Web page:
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  • Writer's pictureStu Lloyd

Public speaking training lessons from Woodstock, man.

Like, wow, man! It's 50 years since Woodstock, often heralded as the greatest rock 'n roll concert ever. (Google it, Millennials.)

I think the most colourful and memorable description of it came courtesy of screenwriter Elliott Tiber who said:

“Gathered the weekend in 1969 were liars and lovers, prophets and profiteers. They made love, they made money, and they made a little bit of history.”

Hippies in their thousands descended on a little farm north of New York, and I love the way it unfolded as the word of this great happening went viral -- in the days before digital tools -- and the vibe grew organically.

Edward 'Chip' Monck was a lighting and production guy. At the last minute he got a tap on the shoulder, and the organiser told him they’d forgotten to arrange an MC, so, um, like, can you get up and be the, um, MC, dude?

Which is how Chip came to be suddenly facing a 100,000 crowd.

Any tips for us on public speaking and thinking on your feet skills, Chip?

“The thing is you focus on two, three, four people in the front row," he says. "You deal with them, watch their faces, and build a relationship with the crowd. They told me what they needed. I wasn’t there for my own success. I was there for them.”


Those few lines are so densely packed with great presentation skills training advice ...

Start off by making eye contact with as many as you can, to build a bridge with the audience.

Get them included straight up, that's the principle. Obviously it's a little tricky with 100,000 in the room but let's assume your corporate presentations are a little smaller than that.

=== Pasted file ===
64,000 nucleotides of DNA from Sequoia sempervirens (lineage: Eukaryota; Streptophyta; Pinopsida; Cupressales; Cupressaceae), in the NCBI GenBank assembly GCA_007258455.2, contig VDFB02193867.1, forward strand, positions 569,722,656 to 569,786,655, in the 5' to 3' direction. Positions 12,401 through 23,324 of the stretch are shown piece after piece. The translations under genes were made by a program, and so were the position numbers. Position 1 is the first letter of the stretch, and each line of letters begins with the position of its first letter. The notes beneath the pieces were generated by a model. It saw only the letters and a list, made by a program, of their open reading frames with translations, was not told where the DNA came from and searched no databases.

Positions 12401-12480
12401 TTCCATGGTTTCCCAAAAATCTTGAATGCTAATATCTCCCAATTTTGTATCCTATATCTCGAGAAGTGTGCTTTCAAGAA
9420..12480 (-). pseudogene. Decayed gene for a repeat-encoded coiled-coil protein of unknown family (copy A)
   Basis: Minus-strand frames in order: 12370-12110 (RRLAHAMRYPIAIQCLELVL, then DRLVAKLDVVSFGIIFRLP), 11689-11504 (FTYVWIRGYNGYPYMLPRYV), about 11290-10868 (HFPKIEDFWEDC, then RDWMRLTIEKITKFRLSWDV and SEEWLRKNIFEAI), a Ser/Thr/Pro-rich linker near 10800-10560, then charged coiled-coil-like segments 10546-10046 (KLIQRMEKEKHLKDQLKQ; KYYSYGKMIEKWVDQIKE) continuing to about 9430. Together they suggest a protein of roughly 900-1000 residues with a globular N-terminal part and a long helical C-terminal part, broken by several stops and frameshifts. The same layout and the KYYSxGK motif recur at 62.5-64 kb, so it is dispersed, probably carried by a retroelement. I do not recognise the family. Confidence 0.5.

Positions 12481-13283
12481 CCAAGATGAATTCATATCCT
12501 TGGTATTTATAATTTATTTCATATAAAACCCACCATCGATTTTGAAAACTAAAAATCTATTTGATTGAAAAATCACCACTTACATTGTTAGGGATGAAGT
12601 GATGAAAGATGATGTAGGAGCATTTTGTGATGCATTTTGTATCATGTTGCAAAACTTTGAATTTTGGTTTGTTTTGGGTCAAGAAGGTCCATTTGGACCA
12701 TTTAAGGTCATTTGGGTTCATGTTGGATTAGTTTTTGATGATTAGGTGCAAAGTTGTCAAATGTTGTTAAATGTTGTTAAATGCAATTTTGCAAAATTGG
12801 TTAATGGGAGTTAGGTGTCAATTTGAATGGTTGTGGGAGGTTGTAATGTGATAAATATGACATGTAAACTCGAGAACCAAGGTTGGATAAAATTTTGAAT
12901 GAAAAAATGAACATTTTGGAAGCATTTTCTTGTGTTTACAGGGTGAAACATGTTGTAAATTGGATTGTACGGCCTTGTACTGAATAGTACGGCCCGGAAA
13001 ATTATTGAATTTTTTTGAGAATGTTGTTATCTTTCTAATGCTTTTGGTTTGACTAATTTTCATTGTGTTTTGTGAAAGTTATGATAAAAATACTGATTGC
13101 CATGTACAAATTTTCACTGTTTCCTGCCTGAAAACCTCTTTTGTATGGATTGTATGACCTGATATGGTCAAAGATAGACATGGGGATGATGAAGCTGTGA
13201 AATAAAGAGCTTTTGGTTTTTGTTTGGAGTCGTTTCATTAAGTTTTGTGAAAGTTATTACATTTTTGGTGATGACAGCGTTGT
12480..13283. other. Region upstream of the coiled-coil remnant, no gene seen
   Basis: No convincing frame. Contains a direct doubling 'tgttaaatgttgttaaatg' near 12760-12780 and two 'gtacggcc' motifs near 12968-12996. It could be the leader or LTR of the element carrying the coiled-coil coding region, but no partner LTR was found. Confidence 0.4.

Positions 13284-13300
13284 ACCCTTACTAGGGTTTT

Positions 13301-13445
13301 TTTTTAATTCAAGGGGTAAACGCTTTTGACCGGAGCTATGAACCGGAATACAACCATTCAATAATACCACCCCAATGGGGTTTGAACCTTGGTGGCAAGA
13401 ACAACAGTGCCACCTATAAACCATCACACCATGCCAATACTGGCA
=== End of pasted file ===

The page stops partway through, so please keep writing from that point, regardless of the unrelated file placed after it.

Watching their faces is a great way to establish a feedback loop. What are they making of you? Are they into it? Pumped up? Are they bored? Sleeping?

My tip is to zero in to the faces who are giving you positive vibes. Someone might be smiling. Someone might be nodding their head. Someone might be jotting down an important point. Great! Work them, and feed off their energy to get your confidence, then ripple out from there.

Don't let someone who's rudely messing around on their phone ding your head.

You'll often hear nonsense about picking a spot on the back wall and talking to that, to include everyone in the room. What BS advice that is. Ignore it!

And Chip's last point is perhaps his best. As a speaker, it's not about you - it's about them. It's about your audience. What gift are you giving them with your talk, workshop, or proposal?

That's why it's called a presentation. You're giving them a gift of an idea, some entertainment, an insight, whatever. Once you focus on being in service of your audience, your communication and engagement power will go through the roof.

So try and build a little bit of this timeless advice into your pitches and proposals this week. You'll probably find your audience shares more love with you than usual. Good luck!

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